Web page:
When traditional joint custody - and thus joint decision making with respect to a child - is not possible because of the antagonistic relationship between the parties (see Bliss v Ach, 56 NY2d 995, 998 ; Matter of Brown v Marr, 23 AD3d 1029, 1030 [4th Dept 2005]), it may be appropriate to grant "zones" or "spheres" of decision-making authority to the parties (Delgado v Frias, 97 AD3d 1245 [4th Dept 2012]; Wideman v Wideman, 38 AD3d 1318 [4th Dept 2007]; see also Matter of Ring v Ring, 15 AD3d 406 [2d Dept 2005] [affirming an order granting mother ultimate decision making authority over the child's education and religious issues and father decision making authority over the child's medical and financial issues]; Chamberlain v Chamberlain, 24 AD3d 589 [2d Dept 2005], citing Matter of Penninipede v Penninipede, 6 AD3d 445 [2d Dept 2004] [father awarded joint decision making rights and responsibilities with respect to all health-related decisions involving his daughter]). Even an antagonistic relationship between the parties, without more, does not preclude an award of shared physical custody (see Delgado, 92 AD3d at 1245; see Steingart v Fong, 156 AD3d 794 [2d Dept 2017][awards of shared physical custody with parties given separate decision making authority]).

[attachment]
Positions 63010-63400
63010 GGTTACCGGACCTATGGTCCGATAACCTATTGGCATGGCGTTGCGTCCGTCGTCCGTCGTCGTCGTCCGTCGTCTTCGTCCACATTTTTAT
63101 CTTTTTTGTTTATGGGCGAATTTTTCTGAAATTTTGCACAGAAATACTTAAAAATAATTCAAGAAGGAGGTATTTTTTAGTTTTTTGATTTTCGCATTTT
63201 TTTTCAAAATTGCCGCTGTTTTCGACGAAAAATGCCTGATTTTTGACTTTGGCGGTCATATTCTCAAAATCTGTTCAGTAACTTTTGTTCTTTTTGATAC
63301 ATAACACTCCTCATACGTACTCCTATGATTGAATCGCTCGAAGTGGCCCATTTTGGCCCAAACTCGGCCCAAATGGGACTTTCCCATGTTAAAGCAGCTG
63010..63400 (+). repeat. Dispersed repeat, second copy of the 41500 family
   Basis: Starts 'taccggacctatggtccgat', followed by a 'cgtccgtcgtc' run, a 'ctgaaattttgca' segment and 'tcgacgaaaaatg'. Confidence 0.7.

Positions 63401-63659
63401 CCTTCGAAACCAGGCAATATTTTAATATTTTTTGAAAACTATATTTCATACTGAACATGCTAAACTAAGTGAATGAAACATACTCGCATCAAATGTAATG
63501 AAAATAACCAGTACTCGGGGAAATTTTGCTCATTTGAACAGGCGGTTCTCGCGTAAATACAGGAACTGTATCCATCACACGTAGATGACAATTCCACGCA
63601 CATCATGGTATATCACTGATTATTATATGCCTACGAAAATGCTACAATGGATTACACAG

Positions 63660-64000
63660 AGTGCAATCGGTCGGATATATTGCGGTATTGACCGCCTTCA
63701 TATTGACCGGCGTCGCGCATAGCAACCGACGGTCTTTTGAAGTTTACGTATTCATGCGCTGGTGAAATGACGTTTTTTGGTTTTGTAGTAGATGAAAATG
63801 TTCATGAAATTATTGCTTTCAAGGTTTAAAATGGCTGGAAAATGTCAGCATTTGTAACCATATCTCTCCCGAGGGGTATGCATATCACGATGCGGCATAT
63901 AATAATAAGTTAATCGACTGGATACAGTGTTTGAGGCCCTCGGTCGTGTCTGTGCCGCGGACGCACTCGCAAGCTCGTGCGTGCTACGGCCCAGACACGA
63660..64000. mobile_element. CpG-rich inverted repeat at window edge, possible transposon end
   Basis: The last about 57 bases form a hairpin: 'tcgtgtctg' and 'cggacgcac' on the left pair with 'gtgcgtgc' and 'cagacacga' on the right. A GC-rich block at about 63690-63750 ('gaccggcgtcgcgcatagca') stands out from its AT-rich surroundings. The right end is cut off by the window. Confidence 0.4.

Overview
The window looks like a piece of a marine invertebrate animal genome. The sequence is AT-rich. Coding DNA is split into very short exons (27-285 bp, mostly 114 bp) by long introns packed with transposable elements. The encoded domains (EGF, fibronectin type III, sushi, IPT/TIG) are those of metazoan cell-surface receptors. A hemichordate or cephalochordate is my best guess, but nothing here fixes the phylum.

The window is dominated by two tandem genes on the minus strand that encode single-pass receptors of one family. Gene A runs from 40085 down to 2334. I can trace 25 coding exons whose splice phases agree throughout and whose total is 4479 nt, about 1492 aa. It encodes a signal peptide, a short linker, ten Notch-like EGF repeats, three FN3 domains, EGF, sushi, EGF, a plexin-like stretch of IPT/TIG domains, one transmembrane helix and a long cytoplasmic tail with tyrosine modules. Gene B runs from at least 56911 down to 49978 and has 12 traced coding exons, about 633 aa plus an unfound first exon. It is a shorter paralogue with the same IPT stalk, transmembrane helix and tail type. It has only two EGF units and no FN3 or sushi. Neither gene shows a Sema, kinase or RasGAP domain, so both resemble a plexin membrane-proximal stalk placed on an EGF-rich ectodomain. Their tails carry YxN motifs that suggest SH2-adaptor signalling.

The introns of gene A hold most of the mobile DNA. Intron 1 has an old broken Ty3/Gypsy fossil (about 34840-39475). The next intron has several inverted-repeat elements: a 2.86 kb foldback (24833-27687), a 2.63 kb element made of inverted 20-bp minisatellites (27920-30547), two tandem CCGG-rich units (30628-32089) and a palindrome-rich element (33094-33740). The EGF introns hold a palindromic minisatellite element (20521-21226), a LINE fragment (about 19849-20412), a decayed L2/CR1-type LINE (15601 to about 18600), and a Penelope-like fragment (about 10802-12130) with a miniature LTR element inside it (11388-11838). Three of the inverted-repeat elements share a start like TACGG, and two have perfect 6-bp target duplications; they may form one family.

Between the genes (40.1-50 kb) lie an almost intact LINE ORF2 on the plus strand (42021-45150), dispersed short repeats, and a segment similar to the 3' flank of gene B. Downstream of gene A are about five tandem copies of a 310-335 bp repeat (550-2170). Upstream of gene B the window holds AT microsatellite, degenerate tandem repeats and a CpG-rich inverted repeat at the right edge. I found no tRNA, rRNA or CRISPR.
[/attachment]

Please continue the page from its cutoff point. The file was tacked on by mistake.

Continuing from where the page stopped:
Mother testified in greater detail about Meleiah's medical needs. She is the parent who coordinates the child's medical and counseling appointments to date. The Court finds that Mother is more adept at being the final decision maker regarding Meleiah's medical and, or counseling needs and her educational needs.
Father may make decisions regarding Meleiah's extracurricular activities. The Court also grants him decision-making regarding Meleiah's faith-based practices or religion.
Father must address his anger issues and the Court orders him to engage in domestic violence and/or anger management counseling and to follow all recommendations. Father shall provide this Decision and Order to his counselor and provide Mother with confirmation that he has completed the program.
THE COURT HAVING SEARCHED THE STATEWIDE REGISTRY OF ORDERS OF PROTECTION, THE SEX OFFENDER REGISTRY AND THE FAMILY COURT CHILD PROTECTIVE RECORDS, AND HAVING NOTIFIED THE PARTIES AND THE ATTORNEYS OF THE RESULTS OF THESE SEARCHES AND THE COURT HAVING CONSIDERED AND RELIED UPON THE SAME:
NOW, THEREFORE, it is
ORDERED that the violation petitions are dismissed; and it is further
ORDERED that the Court finds both a change in circumstances exist and it is in the best interests of Meleiah Q. (DOB: XX/XX/2013) that Mother and Father shall share joint custody and shared residency of Meleiah with designated zones of influence; and it is further
ORDERED that Mother's zones of influence shall be medical and counseling, and educational decisions regarding Meleiah; and it is further
ORDERED that Father's zones of influence shall be those related to extracurricular activities as well as faith-based practices and, or religious decisions; and it is further
ORDERED that the parents shall use a parenting application to facilitate their communications between each other; and if is further